The father of the man shot dead at Orly airport in Paris after attacking a soldier insisted Sunday that his son was "not a terrorist" and that his actions were caused by drink and drugs.
Investigators were still trying to understand what motivated the assault by 39-year-old Ziyed Ben Belgacem, which led to a major security scare and the temporary closure of the capital's second-busiest airport.
By Sunday afternoon air traffic had returned to normal, a spokeswoman for the Paris airports authority said.
Saturday's drama began when Ben Belgacem, who was born in France to Tunisian parents, grabbed a soldier, put a gun to her head and seized her rifle, saying he wanted to "die for Allah".
He was shot dead by two other soldiers after a scuffle.
Ben Belgacem's father insisted his son -- who had spent time in prison for armed robbery and drug trafficking -- was not a extremist.
"My son was not a terrorist. He never prayed and he drank," the father, who was in shock and whose first name was not given, told Europe 1 radio, blaming "drink and cannabis" for his son's actions.
An autopsy was to to be carried out on Ben Belgacem's body Sunday to determine if alcohol or drugs were indeed a factor.
The attack at Orly comes with France still on high alert following an unprecedented wave of jihadist attacks that have claimed more than 230 lives in two years.
The violence has made security a key issue in France's two-round presidential election on April 23 and May 7.
Not on terror watchlist
Investigators were continuing to quiz Ben Belgacem's brother and cousin on Sunday for clues as to whether the gunman had planned a terror attack or decided to die as a self-described martyr after a bizarre shooting spree.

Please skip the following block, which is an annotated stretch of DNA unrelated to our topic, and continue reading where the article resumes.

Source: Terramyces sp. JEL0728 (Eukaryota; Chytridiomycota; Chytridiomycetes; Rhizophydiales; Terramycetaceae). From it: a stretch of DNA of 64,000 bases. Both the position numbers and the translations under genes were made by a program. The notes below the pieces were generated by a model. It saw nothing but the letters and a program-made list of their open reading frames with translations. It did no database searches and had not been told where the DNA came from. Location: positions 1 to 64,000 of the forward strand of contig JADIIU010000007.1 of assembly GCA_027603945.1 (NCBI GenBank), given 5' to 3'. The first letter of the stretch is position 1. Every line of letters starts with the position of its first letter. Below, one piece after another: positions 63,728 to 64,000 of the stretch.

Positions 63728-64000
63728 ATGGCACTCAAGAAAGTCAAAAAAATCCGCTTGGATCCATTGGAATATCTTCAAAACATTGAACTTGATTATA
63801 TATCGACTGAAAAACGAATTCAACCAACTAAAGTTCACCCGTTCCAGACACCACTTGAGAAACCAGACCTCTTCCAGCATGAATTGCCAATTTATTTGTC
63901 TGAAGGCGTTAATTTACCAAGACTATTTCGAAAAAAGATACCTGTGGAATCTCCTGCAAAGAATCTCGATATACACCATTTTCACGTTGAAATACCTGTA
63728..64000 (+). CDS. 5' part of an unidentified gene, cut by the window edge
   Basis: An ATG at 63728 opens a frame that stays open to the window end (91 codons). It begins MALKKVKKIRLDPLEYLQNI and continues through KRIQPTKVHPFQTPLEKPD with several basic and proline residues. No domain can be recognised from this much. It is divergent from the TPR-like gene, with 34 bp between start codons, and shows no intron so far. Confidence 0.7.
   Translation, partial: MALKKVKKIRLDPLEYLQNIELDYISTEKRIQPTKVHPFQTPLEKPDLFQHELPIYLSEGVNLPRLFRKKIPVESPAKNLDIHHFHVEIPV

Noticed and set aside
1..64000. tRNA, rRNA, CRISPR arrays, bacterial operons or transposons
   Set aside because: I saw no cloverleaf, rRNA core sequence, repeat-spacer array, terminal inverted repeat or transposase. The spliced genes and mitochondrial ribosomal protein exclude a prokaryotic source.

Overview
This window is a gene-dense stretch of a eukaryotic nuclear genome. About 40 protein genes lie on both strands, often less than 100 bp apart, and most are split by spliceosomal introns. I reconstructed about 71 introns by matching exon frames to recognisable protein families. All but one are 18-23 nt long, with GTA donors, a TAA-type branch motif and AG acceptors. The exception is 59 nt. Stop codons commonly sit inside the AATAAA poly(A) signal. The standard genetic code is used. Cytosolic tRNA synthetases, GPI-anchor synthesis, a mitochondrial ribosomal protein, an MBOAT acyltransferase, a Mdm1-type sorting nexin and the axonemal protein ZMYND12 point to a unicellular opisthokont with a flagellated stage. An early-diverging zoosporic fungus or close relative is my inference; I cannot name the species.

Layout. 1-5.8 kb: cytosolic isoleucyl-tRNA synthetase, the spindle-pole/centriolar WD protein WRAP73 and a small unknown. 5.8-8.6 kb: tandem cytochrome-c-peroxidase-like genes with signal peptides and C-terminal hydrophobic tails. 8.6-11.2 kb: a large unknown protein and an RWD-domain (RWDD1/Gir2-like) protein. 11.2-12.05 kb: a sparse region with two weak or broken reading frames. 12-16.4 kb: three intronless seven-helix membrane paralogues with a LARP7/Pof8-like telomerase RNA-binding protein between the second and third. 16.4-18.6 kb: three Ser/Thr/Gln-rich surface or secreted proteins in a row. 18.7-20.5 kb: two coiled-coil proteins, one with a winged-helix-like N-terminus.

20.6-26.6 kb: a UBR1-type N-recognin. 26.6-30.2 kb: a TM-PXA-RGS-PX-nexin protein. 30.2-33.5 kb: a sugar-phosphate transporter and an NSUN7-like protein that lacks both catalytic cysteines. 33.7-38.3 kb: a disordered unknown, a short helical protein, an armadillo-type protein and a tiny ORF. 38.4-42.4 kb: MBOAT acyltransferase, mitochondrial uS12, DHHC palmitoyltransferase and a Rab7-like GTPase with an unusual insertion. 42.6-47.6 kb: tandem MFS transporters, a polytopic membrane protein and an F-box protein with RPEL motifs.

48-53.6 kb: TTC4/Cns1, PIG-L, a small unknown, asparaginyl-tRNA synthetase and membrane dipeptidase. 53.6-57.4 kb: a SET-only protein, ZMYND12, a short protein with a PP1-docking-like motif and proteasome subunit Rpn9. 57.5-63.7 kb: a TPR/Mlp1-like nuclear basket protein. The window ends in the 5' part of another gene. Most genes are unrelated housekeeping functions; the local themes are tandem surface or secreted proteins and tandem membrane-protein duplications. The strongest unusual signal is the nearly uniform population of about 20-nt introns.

He was investigated in 2015 over links to Islamist radicals forged in prison but his name did not feature on the list of those thought to pose a high risk.
Paris prosecutor Francois Molins said Ben Belgacem appeared to have become caught up in a "sort of headlong flight that became more and more destructive".
The shooting took place on the second day of a visit to Paris by Britain's Prince William and his wife Kate, which was unaffected.
'I've screwed up'
Ben Belgacem's standoff with the security forces began at around 6:30 am (0530 GMT) in the gritty northern Paris suburb of Garges-les-Gonesse, where he lived.
After spending the night in a bar with his cousin, he was pulled over by police for speeding. Ben Belgacem drew a gun and fired at the police, slightly injuring one officer.
His father told Europe 1 his son phoned him shortly afterwards "in a state of extreme agitation".
"He said to me: 'Daddy, please forgive me. I've screwed up with a police officer'."
Ben Belgacem later appeared at the bar where he had been the previous night, firing more shots and stealing another car before continuing on to the airport.
On the departures floor he grabbed a soldier patrolling with two colleagues under the Sentinelle anti-terror operation, wrestling her to the floor.
Molins said Ben Belgacem threatened the three, saying: "I'm here to die for Allah. In any case, people are going to die."
He tried to use the soldier as a human shield but her colleagues managed to shoot him.
Ben Belgacem was carrying a petrol can in his backpack, as well as 750 euros ($805) in cash, a copy of the Koran, a packet of cigarettes and a lighter.
A small amount of cocaine and a machete were found during a search of his home on Saturday.
Soldiers guarding key sites have been targeted in four attacks in the past two years but escaped with only minor injuries.
In mid-February, a machete-wielding Egyptian man attacked a soldier outside Paris's Louvre museum, injuring him slightly, before being shot and wounded.
President Francois Hollande said Saturday his government was "determined to fight relentlessly against terrorism, defend the security of our compatriots and ensure the protection of our country".